326. Monthly Report Prepared in Directorate of Plans, Central Intelligence Agency1


September 1953

A. General Developments

1. The new Iranian government, under General Zahedi, seems to be firmly established at the moment having received emergency aid in the amount of $45 million from the U.S. and taken prompt and effective action against the Tudeh Party. There have been indications of internal disharmony between the Shah and his Prime Minister, particularly on the matter of ministerial appointments and control of the Army. On the basis of recent reports, however, there has been some improvement in the Shah–Prime Minister relationship. General Zahedi feels that the Majlis should be reconvened as soon as possible, mostly because the Majlis affirmation is required to settle the oil question, while the Shah feels that the Majlis should not be brought into session because a strong authoritarian government is necessary to provide the country’s internal stability. Ex-Premier Mossadeq has been brought to trial under closed military court, whose verdict will quite certainly be guilty of treason. Zahedi desires immediate execution of Mossadeq while the Shah is still hesitant about going that far. The Shah, however, has issued orders that Mossadeq be killed immediately by his guards in case of any serious Tudeh rebellion.

2. General Zahedi sent Brigadier General Farzanegan, Minister of Posts and Telegraphs, to the U.S. as a secret envoy to thank President Eisenhower for U.S. aid and to feel out the attitude of the U.S. Government regarding substantial increases in emergency aid. Zahedi appeared grateful for the U.S. grants given to Iran about ten days after Zahedi’s take-over, but was disappointed that the amount was not greater. Farzanegan saw various high U.S. Government officials by whom he was given a cordial welcome but from whom he was given no encouragement regarding increased aid at this time. He was, however, given assurance by the Department of State that the U.S. Government [Page 785] would do all possible to encourage the British to reach an equitable oil settlement.2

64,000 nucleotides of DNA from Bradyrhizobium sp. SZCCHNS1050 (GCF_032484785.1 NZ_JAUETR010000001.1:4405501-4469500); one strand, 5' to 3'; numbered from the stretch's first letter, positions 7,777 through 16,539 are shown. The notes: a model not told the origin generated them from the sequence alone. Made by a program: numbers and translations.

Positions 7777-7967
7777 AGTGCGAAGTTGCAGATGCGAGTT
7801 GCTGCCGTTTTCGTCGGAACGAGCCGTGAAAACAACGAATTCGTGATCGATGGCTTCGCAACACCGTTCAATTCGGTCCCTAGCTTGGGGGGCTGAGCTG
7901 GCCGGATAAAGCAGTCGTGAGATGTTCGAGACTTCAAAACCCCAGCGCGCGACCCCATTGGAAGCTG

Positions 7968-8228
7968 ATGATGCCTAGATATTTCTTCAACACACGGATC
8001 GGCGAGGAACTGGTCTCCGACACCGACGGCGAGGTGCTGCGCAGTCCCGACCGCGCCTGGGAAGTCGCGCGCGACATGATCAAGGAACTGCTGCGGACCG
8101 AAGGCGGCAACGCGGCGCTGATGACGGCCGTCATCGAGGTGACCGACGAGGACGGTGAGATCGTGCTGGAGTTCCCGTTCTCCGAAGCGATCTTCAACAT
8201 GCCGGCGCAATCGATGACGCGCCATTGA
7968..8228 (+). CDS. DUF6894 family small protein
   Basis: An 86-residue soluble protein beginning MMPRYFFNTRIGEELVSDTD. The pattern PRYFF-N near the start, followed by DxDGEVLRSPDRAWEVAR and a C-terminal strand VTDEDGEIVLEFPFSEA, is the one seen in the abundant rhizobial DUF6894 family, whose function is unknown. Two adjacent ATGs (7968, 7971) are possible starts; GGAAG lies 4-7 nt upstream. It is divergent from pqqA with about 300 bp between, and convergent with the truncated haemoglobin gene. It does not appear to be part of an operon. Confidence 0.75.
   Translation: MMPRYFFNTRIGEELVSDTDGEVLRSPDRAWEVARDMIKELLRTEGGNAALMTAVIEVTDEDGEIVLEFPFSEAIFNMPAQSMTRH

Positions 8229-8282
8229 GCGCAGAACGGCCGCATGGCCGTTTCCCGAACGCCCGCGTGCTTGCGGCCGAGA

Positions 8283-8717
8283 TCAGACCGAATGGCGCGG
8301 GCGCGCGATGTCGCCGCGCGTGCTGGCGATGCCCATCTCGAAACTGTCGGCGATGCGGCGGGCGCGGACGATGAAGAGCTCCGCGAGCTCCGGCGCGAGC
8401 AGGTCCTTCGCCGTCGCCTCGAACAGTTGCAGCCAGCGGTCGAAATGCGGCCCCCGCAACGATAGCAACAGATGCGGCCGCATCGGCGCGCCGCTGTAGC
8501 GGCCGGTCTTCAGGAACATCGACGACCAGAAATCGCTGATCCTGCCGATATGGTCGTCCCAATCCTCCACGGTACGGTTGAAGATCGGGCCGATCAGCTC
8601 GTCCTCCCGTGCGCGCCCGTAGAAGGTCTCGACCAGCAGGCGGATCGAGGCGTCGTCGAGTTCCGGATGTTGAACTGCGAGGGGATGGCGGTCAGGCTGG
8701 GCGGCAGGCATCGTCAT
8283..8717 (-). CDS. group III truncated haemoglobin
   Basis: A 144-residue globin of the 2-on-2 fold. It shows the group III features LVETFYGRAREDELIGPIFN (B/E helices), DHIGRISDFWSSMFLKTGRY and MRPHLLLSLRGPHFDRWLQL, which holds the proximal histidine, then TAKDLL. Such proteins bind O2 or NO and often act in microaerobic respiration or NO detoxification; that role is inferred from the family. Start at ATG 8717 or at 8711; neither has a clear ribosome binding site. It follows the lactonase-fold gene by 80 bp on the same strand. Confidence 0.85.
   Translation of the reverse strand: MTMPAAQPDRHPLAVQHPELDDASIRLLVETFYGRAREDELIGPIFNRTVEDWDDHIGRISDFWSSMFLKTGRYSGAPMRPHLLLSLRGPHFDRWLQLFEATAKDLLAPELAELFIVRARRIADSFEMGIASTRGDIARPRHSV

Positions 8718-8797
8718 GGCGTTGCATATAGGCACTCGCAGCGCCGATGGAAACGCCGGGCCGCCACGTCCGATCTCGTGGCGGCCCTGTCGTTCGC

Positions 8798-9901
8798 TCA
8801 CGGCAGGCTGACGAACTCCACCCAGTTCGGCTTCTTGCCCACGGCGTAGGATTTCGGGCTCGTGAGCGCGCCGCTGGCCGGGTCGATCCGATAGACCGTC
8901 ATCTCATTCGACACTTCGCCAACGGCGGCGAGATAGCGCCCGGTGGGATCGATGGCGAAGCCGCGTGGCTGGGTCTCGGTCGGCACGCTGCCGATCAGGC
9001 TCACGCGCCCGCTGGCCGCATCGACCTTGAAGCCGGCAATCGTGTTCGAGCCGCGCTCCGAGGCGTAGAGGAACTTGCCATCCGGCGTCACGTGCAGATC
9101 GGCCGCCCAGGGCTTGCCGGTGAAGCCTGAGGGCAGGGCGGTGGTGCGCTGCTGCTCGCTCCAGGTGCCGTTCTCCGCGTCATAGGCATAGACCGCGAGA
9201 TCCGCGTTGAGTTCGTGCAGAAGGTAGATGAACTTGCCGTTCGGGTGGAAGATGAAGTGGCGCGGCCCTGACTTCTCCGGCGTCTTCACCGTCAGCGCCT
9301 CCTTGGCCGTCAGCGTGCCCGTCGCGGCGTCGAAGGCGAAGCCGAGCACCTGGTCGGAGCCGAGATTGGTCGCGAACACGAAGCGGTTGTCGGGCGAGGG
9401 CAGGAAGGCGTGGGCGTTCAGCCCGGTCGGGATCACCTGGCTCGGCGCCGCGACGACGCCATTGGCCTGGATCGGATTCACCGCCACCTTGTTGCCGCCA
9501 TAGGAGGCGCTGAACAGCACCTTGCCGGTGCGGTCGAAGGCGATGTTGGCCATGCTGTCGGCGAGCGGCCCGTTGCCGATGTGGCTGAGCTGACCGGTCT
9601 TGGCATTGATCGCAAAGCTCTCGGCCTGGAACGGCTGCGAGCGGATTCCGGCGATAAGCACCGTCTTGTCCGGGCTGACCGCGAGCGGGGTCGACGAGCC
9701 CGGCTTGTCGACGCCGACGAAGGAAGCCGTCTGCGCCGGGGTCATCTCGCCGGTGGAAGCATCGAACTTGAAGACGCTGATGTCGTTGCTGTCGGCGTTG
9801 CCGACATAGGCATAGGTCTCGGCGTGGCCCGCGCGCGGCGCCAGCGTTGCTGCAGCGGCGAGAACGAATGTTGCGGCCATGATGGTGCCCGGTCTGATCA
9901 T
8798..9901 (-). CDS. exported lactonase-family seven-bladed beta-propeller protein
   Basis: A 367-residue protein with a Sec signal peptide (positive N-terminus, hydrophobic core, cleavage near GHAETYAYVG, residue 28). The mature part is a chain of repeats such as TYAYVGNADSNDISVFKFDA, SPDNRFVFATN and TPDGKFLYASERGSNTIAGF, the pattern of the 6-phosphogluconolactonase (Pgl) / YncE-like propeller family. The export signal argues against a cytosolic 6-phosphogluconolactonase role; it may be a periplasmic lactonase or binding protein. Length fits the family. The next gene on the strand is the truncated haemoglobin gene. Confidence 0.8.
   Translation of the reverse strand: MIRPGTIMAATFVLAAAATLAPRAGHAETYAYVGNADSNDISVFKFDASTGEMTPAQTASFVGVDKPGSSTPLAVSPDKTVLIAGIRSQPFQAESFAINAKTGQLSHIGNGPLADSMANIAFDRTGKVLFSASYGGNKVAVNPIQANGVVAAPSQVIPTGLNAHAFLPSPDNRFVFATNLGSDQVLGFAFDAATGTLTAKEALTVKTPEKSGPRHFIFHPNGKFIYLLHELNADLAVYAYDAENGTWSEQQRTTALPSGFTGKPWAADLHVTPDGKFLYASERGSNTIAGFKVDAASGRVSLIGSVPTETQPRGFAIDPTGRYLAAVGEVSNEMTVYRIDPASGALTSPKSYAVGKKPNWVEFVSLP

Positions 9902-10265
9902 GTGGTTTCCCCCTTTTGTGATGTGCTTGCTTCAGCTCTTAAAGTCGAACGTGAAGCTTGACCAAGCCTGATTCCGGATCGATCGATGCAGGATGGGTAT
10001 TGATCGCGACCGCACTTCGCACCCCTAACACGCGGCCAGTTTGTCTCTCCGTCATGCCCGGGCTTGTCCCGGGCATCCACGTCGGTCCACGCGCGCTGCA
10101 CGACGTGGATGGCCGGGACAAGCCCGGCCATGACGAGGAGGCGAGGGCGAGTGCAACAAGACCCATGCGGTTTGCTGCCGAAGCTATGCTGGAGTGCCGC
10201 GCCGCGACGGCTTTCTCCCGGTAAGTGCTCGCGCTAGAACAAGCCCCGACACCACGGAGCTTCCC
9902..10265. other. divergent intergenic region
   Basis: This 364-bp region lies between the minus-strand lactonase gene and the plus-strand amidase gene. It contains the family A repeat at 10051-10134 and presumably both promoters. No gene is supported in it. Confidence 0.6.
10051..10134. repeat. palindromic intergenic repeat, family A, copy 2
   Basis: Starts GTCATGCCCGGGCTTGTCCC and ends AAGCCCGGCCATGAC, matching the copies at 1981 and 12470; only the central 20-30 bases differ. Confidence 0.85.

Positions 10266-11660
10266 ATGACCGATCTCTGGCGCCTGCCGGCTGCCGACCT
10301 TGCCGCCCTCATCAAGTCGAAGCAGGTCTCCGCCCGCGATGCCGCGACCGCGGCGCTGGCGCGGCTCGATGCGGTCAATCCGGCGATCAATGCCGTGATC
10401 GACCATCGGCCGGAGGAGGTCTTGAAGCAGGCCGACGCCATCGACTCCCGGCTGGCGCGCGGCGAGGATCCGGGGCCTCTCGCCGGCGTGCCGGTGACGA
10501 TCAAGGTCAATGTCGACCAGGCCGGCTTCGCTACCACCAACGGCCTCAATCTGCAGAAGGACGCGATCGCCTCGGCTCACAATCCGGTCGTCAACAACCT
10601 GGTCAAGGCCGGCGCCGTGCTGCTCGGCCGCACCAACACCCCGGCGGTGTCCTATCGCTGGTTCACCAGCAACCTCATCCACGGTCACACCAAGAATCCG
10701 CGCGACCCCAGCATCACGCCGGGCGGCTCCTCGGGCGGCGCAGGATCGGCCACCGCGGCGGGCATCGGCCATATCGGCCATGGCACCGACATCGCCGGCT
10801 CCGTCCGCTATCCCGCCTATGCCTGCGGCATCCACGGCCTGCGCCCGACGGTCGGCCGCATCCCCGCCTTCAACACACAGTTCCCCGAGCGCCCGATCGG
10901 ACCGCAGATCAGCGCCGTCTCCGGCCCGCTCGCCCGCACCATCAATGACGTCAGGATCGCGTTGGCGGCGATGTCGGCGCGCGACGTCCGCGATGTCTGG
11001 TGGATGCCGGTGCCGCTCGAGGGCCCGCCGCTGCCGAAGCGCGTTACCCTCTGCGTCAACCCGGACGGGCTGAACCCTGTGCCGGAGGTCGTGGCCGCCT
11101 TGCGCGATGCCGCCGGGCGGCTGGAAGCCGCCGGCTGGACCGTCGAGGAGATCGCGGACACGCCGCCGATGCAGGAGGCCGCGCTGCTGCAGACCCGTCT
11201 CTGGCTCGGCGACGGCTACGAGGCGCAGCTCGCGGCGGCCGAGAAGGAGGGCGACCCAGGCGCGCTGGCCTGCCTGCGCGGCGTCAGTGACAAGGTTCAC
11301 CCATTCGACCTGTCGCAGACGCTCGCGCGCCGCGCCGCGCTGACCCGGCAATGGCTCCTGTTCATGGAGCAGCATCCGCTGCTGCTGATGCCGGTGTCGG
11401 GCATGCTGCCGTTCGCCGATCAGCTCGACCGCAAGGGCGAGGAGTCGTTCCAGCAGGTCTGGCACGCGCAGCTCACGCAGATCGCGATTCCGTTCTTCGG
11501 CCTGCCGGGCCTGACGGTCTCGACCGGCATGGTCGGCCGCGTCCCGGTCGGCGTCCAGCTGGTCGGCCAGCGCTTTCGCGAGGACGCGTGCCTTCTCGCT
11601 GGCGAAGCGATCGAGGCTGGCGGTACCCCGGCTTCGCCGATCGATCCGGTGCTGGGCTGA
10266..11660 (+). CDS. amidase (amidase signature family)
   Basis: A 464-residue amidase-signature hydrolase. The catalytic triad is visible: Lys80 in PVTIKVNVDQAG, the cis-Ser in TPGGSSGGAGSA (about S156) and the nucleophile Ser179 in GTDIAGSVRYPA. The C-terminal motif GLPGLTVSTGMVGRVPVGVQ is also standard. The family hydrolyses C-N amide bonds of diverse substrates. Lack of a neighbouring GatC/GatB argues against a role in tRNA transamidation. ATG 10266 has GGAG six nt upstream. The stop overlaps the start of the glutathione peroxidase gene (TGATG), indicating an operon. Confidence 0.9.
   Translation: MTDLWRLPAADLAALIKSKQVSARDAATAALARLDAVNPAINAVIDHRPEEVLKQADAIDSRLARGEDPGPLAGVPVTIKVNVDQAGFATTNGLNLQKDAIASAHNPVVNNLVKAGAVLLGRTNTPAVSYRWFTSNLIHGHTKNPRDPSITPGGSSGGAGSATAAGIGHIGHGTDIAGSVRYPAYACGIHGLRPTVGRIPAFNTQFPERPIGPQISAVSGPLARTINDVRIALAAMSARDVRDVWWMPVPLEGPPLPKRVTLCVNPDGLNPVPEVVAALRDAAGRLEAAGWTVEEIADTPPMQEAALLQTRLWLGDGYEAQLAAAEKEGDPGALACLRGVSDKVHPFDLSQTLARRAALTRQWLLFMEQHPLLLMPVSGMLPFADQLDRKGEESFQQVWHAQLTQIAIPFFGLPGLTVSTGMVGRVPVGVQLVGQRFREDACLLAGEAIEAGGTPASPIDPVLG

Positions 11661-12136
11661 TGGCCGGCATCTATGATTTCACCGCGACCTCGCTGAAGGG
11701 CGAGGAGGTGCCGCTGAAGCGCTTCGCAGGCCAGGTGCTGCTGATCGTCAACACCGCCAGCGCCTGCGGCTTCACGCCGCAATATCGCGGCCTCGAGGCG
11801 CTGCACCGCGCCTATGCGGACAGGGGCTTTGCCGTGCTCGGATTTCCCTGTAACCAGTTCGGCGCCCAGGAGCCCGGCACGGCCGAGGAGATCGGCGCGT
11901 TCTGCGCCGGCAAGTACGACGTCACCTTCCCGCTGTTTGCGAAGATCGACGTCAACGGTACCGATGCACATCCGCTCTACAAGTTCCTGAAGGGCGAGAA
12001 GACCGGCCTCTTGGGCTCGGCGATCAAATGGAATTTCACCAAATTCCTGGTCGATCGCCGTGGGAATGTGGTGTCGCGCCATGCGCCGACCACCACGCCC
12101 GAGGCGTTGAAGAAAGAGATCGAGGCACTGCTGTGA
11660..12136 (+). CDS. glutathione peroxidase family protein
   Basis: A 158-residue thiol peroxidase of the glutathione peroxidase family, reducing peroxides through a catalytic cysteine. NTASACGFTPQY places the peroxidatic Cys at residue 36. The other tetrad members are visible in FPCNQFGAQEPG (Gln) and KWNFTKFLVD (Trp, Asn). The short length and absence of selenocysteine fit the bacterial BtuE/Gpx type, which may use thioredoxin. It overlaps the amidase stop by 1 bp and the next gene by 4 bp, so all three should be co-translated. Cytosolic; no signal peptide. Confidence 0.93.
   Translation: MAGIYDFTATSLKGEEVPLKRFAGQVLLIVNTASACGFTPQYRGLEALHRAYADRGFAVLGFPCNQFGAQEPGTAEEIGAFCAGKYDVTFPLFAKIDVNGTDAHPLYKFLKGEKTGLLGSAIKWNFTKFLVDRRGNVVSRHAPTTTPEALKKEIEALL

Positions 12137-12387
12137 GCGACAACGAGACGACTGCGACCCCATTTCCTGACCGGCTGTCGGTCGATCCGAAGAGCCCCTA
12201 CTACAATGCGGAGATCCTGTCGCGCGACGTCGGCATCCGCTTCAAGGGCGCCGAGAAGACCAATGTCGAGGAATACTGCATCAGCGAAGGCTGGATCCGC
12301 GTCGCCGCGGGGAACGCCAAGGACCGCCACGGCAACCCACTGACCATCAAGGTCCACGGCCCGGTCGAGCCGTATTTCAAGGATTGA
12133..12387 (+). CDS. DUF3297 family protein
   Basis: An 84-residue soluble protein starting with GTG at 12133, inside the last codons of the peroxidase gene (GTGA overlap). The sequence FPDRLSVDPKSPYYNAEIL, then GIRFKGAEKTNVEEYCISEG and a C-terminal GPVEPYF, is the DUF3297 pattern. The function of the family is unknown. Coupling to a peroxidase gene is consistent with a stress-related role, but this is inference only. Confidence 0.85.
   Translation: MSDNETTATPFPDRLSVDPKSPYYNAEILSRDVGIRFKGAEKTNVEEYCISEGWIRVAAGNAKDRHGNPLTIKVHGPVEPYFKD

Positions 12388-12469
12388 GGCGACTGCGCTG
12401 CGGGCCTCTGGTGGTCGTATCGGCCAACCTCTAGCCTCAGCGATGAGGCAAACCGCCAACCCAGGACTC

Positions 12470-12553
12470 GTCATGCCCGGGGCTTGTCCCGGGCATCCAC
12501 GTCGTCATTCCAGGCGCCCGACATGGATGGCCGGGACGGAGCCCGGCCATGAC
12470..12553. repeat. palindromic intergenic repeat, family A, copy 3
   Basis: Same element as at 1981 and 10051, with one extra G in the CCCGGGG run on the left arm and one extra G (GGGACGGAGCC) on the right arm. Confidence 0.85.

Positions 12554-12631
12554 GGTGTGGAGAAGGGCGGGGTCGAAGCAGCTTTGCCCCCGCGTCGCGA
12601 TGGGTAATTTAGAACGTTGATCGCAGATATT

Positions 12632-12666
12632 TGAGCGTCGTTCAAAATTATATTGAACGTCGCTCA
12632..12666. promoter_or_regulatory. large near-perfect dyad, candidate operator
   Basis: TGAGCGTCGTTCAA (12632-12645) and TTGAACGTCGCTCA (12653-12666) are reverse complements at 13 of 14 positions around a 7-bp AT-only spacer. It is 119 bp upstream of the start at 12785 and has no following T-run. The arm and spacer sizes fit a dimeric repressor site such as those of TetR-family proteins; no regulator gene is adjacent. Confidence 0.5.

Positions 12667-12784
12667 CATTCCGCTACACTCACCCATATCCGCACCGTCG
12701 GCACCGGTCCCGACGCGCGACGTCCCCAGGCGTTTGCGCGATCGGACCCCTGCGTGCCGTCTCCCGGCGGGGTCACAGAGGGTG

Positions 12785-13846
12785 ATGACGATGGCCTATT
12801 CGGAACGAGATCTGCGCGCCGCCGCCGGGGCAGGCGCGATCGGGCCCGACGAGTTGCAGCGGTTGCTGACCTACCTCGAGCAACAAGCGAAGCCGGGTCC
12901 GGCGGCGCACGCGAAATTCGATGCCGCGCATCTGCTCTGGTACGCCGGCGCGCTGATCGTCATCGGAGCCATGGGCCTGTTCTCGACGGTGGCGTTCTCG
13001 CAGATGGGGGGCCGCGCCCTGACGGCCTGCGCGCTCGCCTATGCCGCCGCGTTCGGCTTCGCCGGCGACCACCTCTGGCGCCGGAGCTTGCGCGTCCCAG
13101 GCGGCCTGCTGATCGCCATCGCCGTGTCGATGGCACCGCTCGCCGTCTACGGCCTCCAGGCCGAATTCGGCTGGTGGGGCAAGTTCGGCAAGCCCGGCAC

3. The oil question still holds paramount position in the immediate welfare of Iran. The Zahedi government has begun a propaganda program to soften the Iranian public for a re-opening of oil negotiations with the British. It is too early to predict the chances for an early settlement, although preliminary discussions are now taking place between U.S. and U.K. oil experts in Washington.

4. Persistent reports in the latter half of the month indicated that the Qashqai tribes were preparing for open conflict with the government forces provoked by the issuance of an ultimatum for Mossadeq’s release. However, Qashqai leaders have assured U.S. officials that while winter migrations had started earlier than usual, the Qashqai’s have every intention of remaining at peace with the present government. There were rumors also that the Qashqais had joined forces with the Tudeh Party and at the precise time that the Iranian Air Force was to have made a token show of power over the city of Shiraz in Qashqai territory, more than 80 per cent of the Iranian Air Force planes were put out of action for several weeks by direct sabotage committed by Tudeh members of the Air Force personnel. The Qashqai leaders subsequently admitted Tudeh overtures to them, but denied that they had agreed to any Tudeh alliance.3

5. Throughout the month, the Zahedi government has continued vigorous anti-Tudeh repressions by weeding out known members on government payrolls, by strenuous efforts of the security forces against known Tudeh members and their facilities, and by strong propaganda measures.

6. As reported last month, the change of government has resulted in greatly improved CIA contacts in government and military circles.4 Consequently, CIA capabilities have become greatly enhanced both in terms of short-term political action programs designed to support the existing government and in terms of long-range programs designed to [Page 786] promote the internal stability, general welfare, and strong western orientation of the country.

[Omitted here is operational detail.]

  1. Source: Central Intelligence Agency, DDO–IMS Files, Job 81–01061R, Box 2, Folder 4, Monthly Report—September 1953—Country Summaries and Analyses. Top Secret; Security Information. The report is attached to a covering memorandum from Roosevelt to Dulles, October 8.
  2. General Abbas Farzanegan had a series of meetings in Washington September 21–23 with Acting Secretary Smith, General Lemnitzer, Harold Stassen, and Herbert Hoover, Jr. In these meetings, Farzanegan thanked U.S. officials for their support of General Zahedi and the $45 million emergency aid package. He informed these officials that the Iranian Government believed it would require additional aid. U.S. officials impressed upon Farzanegan that it would be very difficult for them to assemble an aid package for Iran over and above the emergency aid package already extended. A report of the meeting with Smith is in the National Archives, RG 59, Central Files 1950–1954, 788.5 MSP/9–2153. Farzanegan’s meeting with General Lemnitzer is ibid., 788.5 MSP/9–2353. The meetings with Stassen are ibid., 788.5 MSP/9–2353, and with Hoover, ibid., 888.2553/9–2353.
  3. See Document 324.
  4. See Document 308.